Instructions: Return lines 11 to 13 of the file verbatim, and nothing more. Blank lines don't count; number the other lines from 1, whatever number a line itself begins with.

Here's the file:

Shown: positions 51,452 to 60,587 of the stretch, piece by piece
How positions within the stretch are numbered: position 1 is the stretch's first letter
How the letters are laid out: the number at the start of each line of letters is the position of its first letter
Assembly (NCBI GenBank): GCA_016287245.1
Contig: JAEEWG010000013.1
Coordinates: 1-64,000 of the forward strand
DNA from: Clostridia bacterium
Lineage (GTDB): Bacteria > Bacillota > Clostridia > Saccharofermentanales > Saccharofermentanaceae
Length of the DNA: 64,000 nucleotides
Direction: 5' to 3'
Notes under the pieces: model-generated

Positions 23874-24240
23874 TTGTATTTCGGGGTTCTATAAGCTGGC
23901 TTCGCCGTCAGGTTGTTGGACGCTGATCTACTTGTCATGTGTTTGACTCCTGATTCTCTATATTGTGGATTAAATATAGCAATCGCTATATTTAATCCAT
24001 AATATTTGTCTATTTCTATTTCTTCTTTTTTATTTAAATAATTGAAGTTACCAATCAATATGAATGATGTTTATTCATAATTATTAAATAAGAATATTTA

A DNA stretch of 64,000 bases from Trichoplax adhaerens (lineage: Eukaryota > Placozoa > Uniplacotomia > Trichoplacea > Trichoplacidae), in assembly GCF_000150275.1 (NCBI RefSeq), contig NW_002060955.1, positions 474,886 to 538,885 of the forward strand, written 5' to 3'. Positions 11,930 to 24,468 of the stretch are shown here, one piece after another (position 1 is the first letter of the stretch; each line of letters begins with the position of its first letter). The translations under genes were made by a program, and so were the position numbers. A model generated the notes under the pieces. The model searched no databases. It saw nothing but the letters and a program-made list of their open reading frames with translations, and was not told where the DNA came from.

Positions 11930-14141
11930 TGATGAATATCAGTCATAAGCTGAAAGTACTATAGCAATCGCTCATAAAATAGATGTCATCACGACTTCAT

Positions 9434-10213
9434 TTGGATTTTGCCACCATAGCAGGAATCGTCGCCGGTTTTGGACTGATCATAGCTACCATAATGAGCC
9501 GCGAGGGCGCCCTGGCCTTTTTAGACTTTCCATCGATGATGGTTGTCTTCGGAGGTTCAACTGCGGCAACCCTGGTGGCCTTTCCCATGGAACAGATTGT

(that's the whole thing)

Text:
Notes under the pieces: model-generated

Positions 23874-24240
23874 TTGTATTTCGGGGTTCTATAAGCTGGC